Starbucks bio refinery development: Valorization of bakery waste from Starbucks Hong Kong for the production of biodegradable plastics, succinic acid and multi-enzyme solutions
2nd International Conference and Exhibition on Food Technology, Bioprocess & Cell Culture
October 28-30, 2013 Kansas City Marriott Country Club Plaza, USA

Carol Sze Ki Lin

Accepted Abstracts: J Food Process Technol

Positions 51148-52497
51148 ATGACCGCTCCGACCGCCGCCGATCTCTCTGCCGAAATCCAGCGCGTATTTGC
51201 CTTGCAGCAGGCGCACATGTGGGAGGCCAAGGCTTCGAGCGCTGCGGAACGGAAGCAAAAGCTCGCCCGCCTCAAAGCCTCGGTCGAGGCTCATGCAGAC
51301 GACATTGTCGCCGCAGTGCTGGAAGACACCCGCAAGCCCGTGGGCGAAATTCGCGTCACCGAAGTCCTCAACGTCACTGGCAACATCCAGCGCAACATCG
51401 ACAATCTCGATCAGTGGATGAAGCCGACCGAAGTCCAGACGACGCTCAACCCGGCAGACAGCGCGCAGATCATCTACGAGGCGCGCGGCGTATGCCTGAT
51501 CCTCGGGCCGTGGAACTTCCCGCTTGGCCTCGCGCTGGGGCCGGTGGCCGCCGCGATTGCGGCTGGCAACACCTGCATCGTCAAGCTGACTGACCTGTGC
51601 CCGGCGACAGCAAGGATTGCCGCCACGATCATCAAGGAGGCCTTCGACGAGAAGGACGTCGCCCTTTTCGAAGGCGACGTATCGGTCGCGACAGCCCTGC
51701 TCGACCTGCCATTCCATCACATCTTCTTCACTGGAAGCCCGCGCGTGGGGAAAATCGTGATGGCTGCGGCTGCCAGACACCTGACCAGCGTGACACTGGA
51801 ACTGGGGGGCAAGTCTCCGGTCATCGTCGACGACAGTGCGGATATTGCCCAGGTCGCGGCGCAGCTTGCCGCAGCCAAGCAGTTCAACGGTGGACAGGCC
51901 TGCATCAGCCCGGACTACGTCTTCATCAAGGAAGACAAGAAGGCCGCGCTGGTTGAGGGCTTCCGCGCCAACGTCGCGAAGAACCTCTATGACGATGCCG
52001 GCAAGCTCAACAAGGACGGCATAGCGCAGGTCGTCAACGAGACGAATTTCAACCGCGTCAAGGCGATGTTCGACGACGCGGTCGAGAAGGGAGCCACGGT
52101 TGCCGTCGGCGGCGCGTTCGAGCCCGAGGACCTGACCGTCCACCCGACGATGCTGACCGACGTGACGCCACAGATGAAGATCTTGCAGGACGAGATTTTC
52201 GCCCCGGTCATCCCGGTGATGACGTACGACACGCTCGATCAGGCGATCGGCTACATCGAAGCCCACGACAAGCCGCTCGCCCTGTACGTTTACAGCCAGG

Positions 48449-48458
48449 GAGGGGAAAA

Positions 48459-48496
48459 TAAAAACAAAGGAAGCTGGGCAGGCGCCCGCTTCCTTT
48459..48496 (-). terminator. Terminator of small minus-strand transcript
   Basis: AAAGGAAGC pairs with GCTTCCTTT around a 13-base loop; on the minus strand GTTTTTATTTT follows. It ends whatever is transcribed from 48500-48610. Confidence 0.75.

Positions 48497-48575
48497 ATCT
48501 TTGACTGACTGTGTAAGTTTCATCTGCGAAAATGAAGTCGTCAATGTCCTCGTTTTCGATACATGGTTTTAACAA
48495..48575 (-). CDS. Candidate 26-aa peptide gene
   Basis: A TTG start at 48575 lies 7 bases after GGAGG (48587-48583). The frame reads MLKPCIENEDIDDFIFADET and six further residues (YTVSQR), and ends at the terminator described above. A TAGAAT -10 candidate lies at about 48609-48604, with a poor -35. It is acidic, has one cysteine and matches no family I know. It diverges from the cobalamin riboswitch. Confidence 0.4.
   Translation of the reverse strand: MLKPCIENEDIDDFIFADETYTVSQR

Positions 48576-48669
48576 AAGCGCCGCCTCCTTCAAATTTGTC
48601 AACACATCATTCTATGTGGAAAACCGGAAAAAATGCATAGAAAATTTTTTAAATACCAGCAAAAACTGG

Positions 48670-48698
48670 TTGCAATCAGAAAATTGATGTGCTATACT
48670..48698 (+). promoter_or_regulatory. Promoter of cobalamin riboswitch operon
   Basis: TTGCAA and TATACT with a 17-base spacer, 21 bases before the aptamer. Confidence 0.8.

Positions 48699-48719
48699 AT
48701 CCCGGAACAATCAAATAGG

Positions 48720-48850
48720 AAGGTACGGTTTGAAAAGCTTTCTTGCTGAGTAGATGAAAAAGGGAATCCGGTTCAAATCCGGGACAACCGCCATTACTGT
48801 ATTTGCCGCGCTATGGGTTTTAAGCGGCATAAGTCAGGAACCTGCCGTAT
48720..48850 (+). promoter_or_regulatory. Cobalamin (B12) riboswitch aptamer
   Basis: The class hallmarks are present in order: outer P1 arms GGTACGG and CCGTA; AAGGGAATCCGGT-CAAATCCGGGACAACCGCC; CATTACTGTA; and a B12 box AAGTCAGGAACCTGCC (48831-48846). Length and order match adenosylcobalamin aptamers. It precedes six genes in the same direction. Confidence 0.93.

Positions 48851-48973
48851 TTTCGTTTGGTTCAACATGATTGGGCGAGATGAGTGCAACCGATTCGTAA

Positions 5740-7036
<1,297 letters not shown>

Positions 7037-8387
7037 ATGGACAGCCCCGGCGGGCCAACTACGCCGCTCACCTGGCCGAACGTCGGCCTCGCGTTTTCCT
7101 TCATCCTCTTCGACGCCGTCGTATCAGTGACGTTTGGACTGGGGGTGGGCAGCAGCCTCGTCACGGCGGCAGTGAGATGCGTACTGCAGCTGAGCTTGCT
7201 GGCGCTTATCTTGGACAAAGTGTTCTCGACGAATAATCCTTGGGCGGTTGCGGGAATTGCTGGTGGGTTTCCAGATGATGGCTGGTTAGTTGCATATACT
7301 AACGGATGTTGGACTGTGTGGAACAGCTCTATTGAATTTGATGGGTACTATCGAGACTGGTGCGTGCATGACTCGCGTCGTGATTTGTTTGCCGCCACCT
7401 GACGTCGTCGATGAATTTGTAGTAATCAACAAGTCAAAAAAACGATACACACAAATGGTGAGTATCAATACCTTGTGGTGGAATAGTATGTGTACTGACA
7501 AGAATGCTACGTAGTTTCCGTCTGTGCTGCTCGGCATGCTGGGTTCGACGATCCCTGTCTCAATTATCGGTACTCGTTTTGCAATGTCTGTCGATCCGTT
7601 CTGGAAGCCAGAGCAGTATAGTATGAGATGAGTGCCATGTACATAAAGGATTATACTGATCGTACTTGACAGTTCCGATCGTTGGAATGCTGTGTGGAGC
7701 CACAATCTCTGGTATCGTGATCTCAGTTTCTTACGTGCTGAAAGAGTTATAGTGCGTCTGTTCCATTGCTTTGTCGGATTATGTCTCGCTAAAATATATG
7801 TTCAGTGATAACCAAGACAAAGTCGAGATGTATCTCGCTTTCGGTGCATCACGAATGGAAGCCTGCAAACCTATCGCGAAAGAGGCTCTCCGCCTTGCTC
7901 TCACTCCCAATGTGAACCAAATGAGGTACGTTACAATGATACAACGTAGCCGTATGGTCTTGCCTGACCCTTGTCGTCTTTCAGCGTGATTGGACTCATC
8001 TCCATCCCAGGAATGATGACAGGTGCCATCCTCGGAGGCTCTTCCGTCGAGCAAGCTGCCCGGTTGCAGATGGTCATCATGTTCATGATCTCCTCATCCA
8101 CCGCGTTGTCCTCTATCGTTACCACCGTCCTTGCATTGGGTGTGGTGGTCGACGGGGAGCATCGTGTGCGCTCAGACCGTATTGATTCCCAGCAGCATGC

The School of Energy and Environment at the City University of Hong Kong recently started collaborating with coffee retailer giant ?Starbucks Hong Kong? from March 2012. The partnership, facilitated by the NGO Climate Group Hong Kong, focus on the valorisation of spent coffee grounds and unconsumed bakeries to valuable products via bio-processing. The collaboration is based on a support scheme as part of the ?Care for Our Planet? campaign from April 2012 consisting in a donation of HK$8 (US$1) for every set of care for our planet cookies charity set sold to support research on valorisation of FW for the sustainable production of chemicals and materials. This project was co-currently funded by the Innovation and Technology Commission from the Government of HKSAR. Research has been focused on the production of bio-plastics and detergents from unconsumed bakeries via enzymatic hydrolysis of non-pre-treated bakery waste, followed by fungal solid state fermentation to break down carbohydrates into simple sugars for subsequent succinic acid fermentation. A mixture of fungi comprising Aspergillus awamori and Aspergillus oryzae was utilised for the production of amylolytic and proteolytic enzymes, respectively. Macromolecules including starch and proteins contained in bakery waste were then hydrolysed into a bakery hydrolysate enriched in glucose and free amino nitrogen (FAN). This hydrolysate was subsequently employed as generic feedstock in a bioreaction to produce polyhydroxybutyrate (PHB) or succinic acid by using different micro-organisms. This work will present different feedstock formulation strategies based on the utilisation of microbial feedstocks produced from bakery waste via the proposed Starbucks biorefinery for the production of biodegradable plastics, platform chemical and multi-enzyme solution.